Saturday, December 14, 2013

Spokesmama Shopping Guide: For the Kids

When I shop for my kids, I try to limit the consumption (though I always end up getting more than I plan to) using this rhyme that I heard from my sister:

Something they want,
Something they need,
Something to wear,
& something to read.

In that vein, I've got a few hand-picked ideas for you in four categories: things kids would want, useful things, clothing & books.


Board games are a great option for gifts, but for little kids it can be hard to find something that they can actually play. Kee Kee the Rocking Monkey is a fun game for kids 3+, made by Blue Orange Games. It's quite simple: players take turns loading Kee Kee up with juggling balls until he topples over. The last one to add a ball loses that round.

Like many of Blue Orange Games products, Kee Kee is made of wood. The pieces are sturdy & colourful, a great toy for preschoolers & up. You can buy it online at many retailers, including the Blue Orange website here for $25.

Be sure to check out the other products by Blue Orange Games--they make some great stuff for all ages!

Another really great new toy I came across recently is the Tobo Track. It's like a cross between a puzzle & a wooden train set. 12 identical pieces are included in each set, & can be joined together in hundreds of ways to create a track that goes anywhere you want it to because it can be connected to any edge of any other piece. It's a fun way to use creativity while playing with toy cars & trains.

One of the things that really makes Tobo Track stand out is that it's made of scrap wood, biodegradable, non-toxic, containing no plastic or resin. Just 100% real wood--pretty environmentally friendly, no? Tobo Track was designed in Canada & is manufactured in the USA. Tobo Track is on sale online here for $50 until the end of December.


For any travel, whether it's across the country to the grandparents, or a few blocks for a sleepover, the Melissa & Doug Trunki is a useful little suitcase that doubles as a ride-on toy.

You can also get sticker packs to customize your Trunki with eyes, mouths, glasses & more. Saddlebags are available too, for a tad more storage & the riding comfort of your little traveller.

You can find Trunkis at tons of toy stores, in East Van at Wee Ones Reruns, or online at Amazon. They're usually about $40+.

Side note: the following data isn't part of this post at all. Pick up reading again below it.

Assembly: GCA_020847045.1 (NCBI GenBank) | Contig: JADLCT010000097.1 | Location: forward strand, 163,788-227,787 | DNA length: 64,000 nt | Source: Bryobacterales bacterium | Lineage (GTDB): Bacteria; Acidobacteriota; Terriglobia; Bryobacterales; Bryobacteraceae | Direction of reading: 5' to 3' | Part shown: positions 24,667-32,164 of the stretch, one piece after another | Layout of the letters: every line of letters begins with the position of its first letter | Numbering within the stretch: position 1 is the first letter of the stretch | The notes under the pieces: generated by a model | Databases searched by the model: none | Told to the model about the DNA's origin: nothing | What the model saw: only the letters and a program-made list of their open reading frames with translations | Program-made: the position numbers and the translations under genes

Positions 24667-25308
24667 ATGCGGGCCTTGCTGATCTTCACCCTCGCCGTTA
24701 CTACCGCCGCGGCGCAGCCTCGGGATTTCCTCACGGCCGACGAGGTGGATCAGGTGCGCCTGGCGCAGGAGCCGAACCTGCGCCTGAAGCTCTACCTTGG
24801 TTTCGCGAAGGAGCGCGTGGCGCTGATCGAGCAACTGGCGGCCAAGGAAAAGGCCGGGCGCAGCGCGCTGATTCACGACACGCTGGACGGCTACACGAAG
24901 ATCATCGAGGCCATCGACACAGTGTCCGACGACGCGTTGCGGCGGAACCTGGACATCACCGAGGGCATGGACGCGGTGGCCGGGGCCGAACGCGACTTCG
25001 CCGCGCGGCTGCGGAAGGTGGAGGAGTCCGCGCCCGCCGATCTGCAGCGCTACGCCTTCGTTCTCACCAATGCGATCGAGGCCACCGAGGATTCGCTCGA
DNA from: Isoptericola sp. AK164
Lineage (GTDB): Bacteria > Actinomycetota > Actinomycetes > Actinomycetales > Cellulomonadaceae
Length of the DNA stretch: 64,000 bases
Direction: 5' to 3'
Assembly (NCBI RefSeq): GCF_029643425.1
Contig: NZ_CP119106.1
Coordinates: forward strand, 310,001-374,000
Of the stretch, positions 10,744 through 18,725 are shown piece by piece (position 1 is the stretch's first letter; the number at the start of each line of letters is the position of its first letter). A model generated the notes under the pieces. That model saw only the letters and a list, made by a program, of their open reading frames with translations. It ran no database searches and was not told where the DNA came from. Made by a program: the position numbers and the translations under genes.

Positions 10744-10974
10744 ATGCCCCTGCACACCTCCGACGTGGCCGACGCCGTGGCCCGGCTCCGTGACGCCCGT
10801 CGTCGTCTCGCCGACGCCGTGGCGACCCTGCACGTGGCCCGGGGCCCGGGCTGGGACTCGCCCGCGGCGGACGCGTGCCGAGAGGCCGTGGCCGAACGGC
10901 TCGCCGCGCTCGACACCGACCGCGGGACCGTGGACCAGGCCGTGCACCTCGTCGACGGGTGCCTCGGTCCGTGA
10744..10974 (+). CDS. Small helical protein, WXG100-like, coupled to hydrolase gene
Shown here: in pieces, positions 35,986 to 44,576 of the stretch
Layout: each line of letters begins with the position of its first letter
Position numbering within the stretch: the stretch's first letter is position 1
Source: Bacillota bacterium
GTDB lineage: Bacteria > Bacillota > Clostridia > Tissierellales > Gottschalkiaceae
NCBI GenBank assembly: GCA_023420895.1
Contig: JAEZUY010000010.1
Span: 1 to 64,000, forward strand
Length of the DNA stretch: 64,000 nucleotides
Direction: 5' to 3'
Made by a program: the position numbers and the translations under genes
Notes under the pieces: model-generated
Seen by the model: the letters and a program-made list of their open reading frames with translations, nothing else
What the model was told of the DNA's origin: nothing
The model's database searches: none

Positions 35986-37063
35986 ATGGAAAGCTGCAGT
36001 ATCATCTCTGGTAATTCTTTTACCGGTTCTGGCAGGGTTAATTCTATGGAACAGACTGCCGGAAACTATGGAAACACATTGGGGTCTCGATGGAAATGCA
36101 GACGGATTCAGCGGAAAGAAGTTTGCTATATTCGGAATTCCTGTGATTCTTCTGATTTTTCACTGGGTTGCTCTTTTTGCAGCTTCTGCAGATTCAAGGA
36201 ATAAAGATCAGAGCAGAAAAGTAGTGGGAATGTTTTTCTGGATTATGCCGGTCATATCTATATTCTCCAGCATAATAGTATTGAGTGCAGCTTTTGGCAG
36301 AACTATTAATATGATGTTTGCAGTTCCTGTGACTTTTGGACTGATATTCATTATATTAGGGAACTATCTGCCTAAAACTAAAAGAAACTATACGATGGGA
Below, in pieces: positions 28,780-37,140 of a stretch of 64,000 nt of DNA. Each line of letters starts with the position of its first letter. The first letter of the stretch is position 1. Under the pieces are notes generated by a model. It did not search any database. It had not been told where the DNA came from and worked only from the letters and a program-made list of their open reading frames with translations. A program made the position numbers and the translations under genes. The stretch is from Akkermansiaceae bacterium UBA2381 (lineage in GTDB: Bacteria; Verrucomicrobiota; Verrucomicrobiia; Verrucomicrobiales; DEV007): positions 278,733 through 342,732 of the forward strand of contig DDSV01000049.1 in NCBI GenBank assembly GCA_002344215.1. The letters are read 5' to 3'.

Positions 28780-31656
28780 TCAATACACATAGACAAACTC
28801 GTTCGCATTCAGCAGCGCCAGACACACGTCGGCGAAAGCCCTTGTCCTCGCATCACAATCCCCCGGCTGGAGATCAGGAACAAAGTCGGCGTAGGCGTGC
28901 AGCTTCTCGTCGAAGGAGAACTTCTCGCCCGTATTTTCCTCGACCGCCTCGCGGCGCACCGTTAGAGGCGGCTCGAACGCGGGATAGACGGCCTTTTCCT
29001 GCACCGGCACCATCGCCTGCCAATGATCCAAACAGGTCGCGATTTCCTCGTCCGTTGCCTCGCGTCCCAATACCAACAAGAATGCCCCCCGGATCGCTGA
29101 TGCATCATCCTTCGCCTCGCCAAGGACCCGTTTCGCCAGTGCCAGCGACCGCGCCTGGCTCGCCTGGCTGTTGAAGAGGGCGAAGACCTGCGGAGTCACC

If Trunki isn't your thing, Melissa & Doug make thousands of other toys. I particularly like their wooden toys--durable, fun & many quite open-ended, to let kids' imaginations run free.


For cute & durable duds, you can't beat Gymboree clothes. They have some funky stuff for little boys as well as girls, of course. One of our favourite t-shirts is a Gymboree shirt with a racoon on it that Linnaeus was given for his birthday & (I kid you not) he has worn for two years now.  

This entire 'Moustache Mania' outfit--grey fleece jacket, cobalt stretch jeans, double sleeve shirt, even including the black sneakers--would be under $55 (with 40+% discount right now!) online at Gymboree. Available in sizes from 3-12.


Books are such a great gift, especially for young children who will read them (or have you read them) again & again & again. Robert Munsch & Dr. Seuss top our list for younger kids. My son loves both, requesting that we read The Lorax, The Cat in the Hat, Angela's Airplane, or Mortimer on a regular basis. If you're looking for a holiday-themed story, there's a really funny book by Robert Munsch, called Finding Christmas that you might want to check out.

For teens, Cory Doctorow writes engaging novels set in a not at all distant future. He writes novels for adults as well as younger readers. I've read most of his novels--they are page-turners that leave you with a lot to think about in terms of technology & how it could possibly change our world.

Though it's billed as a young adult novel, I read Little Brother a few years ago & thoroughly enjoyed it.

Do you use the four gifts (or four categories) of 'Something they want, something they need, something to wear, something to read' to guide your purchases at Christmas? Or do you have another trick for planning your shopping? I'd love to hear about it...

Disclaimer: This is not a sponsored post, however, many of the above links are affiliate links (for Amazon & Gymboree) so I will receive a small comission if you follow the links to make a purchase online.

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1 comment:

  1. The want category is always easy, but the need one is trickier to buy for. Last year, all of my kids got a new set of flannel sheets for Christmas (Costco, $17 each!), so that fit the bill. The girls are getting new quilts for their bed this year, and Jonah doesn't really have much under the need category...a few new hoodies, socks, a wallet to keep his paper route money in. But always books! My children know they will always get books for Christmas, and they get really excited about them. :) Makes the former page in me happy! My stockings nearly always contain the same gifts too (I have 4 to fill, after all). Socks, chapstick, an ornament for the tree, chocolate, orange, a new toothbrush, usually a little stuffed toy peeking out the top, and one or two more tiny things.


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